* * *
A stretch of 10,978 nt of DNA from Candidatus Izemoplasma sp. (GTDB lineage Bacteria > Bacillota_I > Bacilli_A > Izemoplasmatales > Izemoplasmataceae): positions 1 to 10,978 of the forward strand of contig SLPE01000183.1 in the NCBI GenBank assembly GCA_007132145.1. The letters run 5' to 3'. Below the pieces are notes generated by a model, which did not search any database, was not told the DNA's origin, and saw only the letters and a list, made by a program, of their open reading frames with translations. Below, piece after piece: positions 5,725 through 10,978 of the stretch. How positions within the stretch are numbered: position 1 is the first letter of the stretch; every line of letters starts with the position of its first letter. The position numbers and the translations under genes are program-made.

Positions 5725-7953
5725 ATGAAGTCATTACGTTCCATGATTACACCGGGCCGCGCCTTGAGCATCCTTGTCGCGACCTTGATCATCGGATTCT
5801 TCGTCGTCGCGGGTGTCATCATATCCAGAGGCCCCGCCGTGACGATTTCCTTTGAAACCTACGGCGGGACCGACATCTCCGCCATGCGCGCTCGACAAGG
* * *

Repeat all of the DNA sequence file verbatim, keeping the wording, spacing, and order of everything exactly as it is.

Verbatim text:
A stretch of 10,978 nt of DNA from Candidatus Izemoplasma sp. (GTDB lineage Bacteria > Bacillota_I > Bacilli_A > Izemoplasmatales > Izemoplasmataceae): positions 1 to 10,978 of the forward strand of contig SLPE01000183.1 in the NCBI GenBank assembly GCA_007132145.1. The letters run 5' to 3'. Below the pieces are notes generated by a model, which did not search any database, was not told the DNA's origin, and saw only the letters and a list, made by a program, of their open reading frames with translations. Below, piece after piece: positions 5,725 through 10,978 of the stretch. How positions within the stretch are numbered: position 1 is the first letter of the stretch; every line of letters starts with the position of its first letter. The position numbers and the translations under genes are program-made.

Positions 5725-7953
5725 ATGAAGTCATTACGTTCCATGATTACACCGGGCCGCGCCTTGAGCATCCTTGTCGCGACCTTGATCATCGGATTCT
5801 TCGTCGTCGCGGGTGTCATCATATCCAGAGGCCCCGCCGTGACGATTTCCTTTGAAACCTACGGCGGGACCGACATCTCCGCCATGCGCGCTCGACAAGG